West Hollywood is trying to tackle the reality of their imported water supply, which has been impacted by a diminished snowpack and other effects of climate change. As a contract city, West Hollywood relies on water imports from Beverly Hills and LADWP, without direct control over groundwater resources.

They’ve demonstrated remarkable progress in water conservation efforts since the launch of their 2011 Climate Action Plan. Through collaborative efforts with agencies such as the West Basin Municipal Water District, West Hollywood has significantly decreased community-wide water consumption and implemented water-efficient practices in municipal facilities and grounds, including creating better opportunities for collaboration with Indigenous people, such as the Tongva people, on groundwater management practices.

Climate Action Plan Performance Measure: Availability of Green Space/Percentage of Trees Planted

Increases in green space not only enhance the aesthetic appeal of cities but also provide numerous environmental benefits. Some of these benefits include carbon sequestration, air purification, and heat island mitigation. Cities can measure their progress in this area by tracking metrics such as tree canopy coverage, or green space per capita.

Example: City of Decatur, Georgia

The Decatur team is weaving climate policies into broader initiatives that tackle transportation, housing, and equity. Their strategic plan involves strengthening partnerships with governments and non-profits at all levels, to further amplify their overall capacity for collective action. Decatur also recognizes that a failure to act will exacerbate existing social and economic disparities, burdening those already marginalized. Action on climate change, as outlined in their strategic plan, is not just a matter of environmental stewardship, but of social justice.

City of decatur survey environmental sustainability performance measures

One of the areas they are working on is creating processes and incentives for preserving (and increasing) green spaces in the city. Some of this work is related to sustainable building and infrastructure, and other plans are related to literally increasing the amount of usable green space and parkland available to their community.

Example: City of Minnetonka, Minnesota

Another pioneering city in measuring climate action and impact is Minnetonka. They measure trees planted and conservation acreage, and are working to improve their forested areas.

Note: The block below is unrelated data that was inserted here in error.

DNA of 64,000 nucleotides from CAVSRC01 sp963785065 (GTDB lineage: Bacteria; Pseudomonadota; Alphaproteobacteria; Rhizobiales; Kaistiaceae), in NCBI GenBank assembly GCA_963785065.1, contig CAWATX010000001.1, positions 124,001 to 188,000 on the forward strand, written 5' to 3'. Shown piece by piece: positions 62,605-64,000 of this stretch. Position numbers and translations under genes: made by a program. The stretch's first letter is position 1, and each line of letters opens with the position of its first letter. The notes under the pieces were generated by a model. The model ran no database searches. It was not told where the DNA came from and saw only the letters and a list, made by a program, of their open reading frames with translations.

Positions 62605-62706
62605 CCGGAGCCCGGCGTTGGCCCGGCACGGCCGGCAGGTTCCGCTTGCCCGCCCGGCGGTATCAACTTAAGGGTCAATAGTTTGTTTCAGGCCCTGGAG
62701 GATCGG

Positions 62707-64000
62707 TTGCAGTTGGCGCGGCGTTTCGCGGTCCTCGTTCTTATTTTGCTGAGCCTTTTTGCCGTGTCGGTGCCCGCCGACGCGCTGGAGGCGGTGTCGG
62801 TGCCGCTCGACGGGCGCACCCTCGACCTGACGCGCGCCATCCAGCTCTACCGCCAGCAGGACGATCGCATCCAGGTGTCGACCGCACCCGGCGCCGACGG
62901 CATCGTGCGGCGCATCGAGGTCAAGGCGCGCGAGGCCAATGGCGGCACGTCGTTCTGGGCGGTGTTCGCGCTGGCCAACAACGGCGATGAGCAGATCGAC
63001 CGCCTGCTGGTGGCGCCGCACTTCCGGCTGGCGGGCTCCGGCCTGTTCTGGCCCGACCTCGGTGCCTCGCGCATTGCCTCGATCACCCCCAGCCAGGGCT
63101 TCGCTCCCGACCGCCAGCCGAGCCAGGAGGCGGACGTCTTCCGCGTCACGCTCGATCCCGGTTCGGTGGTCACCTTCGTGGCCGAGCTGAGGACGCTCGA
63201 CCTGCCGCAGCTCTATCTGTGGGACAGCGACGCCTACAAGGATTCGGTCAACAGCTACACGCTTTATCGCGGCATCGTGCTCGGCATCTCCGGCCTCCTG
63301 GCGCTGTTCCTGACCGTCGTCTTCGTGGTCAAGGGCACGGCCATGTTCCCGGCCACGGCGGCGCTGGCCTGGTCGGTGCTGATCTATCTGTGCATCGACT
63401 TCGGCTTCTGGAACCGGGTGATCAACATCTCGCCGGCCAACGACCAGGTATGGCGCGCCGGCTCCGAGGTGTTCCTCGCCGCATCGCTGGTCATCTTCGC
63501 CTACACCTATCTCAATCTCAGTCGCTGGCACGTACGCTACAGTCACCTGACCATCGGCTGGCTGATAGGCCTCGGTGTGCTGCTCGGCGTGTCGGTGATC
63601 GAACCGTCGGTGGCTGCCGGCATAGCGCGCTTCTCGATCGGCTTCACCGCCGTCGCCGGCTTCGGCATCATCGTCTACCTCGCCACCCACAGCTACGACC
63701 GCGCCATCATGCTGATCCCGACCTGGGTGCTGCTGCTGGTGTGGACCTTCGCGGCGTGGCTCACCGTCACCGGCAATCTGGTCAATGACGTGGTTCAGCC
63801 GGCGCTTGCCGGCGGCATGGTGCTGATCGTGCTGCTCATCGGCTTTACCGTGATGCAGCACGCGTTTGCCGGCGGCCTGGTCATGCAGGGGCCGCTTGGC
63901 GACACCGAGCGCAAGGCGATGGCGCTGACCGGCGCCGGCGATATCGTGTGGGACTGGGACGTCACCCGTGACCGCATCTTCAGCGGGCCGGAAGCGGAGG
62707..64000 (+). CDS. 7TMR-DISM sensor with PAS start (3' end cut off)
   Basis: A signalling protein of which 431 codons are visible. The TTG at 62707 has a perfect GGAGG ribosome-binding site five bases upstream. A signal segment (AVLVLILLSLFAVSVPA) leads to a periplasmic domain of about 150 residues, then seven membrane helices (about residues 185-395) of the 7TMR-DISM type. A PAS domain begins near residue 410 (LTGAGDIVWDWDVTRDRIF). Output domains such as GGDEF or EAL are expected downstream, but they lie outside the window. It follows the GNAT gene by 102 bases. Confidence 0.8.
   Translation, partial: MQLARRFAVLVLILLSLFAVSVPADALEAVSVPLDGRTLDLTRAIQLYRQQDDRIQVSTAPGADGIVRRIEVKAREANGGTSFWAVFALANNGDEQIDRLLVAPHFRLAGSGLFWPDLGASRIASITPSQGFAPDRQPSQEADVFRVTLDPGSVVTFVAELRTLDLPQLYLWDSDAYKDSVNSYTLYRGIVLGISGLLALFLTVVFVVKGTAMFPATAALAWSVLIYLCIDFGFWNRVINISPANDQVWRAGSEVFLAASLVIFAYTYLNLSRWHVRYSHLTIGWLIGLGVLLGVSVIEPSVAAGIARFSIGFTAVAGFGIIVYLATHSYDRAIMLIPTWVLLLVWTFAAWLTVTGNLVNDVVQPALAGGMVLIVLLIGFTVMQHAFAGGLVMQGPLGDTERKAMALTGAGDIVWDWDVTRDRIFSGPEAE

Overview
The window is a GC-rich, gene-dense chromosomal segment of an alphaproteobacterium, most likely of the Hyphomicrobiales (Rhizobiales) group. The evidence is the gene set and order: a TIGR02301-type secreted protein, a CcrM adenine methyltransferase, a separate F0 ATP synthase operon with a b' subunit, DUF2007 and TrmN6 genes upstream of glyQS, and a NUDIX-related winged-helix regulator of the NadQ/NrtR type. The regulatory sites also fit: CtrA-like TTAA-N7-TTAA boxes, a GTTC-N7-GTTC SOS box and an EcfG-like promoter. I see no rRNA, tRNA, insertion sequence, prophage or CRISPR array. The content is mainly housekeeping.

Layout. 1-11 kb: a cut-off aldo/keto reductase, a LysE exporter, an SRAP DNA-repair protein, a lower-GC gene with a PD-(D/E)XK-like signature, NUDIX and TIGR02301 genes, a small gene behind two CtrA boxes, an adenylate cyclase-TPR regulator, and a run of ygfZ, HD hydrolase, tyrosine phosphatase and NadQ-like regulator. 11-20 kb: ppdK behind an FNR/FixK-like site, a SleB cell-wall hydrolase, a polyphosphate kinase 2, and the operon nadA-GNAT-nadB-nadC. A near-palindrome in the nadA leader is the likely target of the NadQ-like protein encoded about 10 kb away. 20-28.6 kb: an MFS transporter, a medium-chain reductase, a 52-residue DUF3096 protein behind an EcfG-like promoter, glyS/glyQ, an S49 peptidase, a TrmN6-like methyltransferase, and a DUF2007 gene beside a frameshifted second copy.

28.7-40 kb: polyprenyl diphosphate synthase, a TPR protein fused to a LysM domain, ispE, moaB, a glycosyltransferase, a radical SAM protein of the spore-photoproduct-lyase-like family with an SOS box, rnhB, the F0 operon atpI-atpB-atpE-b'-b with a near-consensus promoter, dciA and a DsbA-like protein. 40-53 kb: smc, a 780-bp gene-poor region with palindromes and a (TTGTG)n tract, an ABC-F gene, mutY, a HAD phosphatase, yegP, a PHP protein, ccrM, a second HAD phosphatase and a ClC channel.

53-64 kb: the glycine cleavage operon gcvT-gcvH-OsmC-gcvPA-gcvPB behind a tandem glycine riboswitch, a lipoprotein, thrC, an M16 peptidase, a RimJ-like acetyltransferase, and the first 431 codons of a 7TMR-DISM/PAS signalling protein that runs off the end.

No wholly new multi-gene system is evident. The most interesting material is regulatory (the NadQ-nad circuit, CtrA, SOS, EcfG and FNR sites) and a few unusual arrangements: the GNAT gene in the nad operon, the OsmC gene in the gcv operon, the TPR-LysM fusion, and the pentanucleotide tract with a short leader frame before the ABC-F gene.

City of Minnetonka environmental sustainability dashboard measuring tree growth

But that’s not all!

The Minnetonka team also measures the level of resident satisfaction with how climate action and environmental stewardship information is disseminated! This is climate action matched with concrete performance measures, and transparency, at its best.

City of Minnetonka reforestation survey responses

Climate Action Plan: Measuring Change With A Wicked Problem

Measuring trends and change is essential for tackling any wicked problem, and is especially important for effective climate action planning. By employing the right performance measures, local governments can track their progress, evaluate the effectiveness of their initiatives, and make data-driven decisions to accelerate the transition to a cleaner, more resilient future. From reducing greenhouse gas emissions to enhancing urban green spaces, the examples highlighted here demonstrate the diverse strategies cities are employing to combat climate change.

Get the Guide ↓

Action is the antidote to hopelessness when it comes to wicked problems. Download our free guide on How to Develop Local Government Performance Measures and let us help you take steps towards actionable solutions.

Performance Measures Guide

Mary King

Mary King is a professional writer and researcher based in Toronto. She comes to Envisio with a Masters Degree, where she researched the relationship between the disappearance of urban public spaces, and high level decision-making processes in local governments.

For nearly a decade, Mary has worked as a community organizer, promoter, and supportive researcher in a variety of nonprofits and think-tanks, and her favorite area of focus was in connecting local artists with marginalized youth. Since 2017, her writings and research on policy, local governance, and its relationship to public art and public space has been presented at conferences internationally. She has also served as both a conference chair and lead facilitator on professional and academic conferences across Canada on how to better bridge academic research with local change-agents, policy makers, artists, and community members.

Envisio’s mission of excellence and trust in the public sector maps onto Mary's interest in local government and community mobilization. She loves working at Envisio because she cares about having well organized, strategic, and transparent public organizations and local governments. Mary is also a creative writer and musician and has been supported in her practice by the Canada Council for the Arts. Her stories can be found in literary journals across Canada.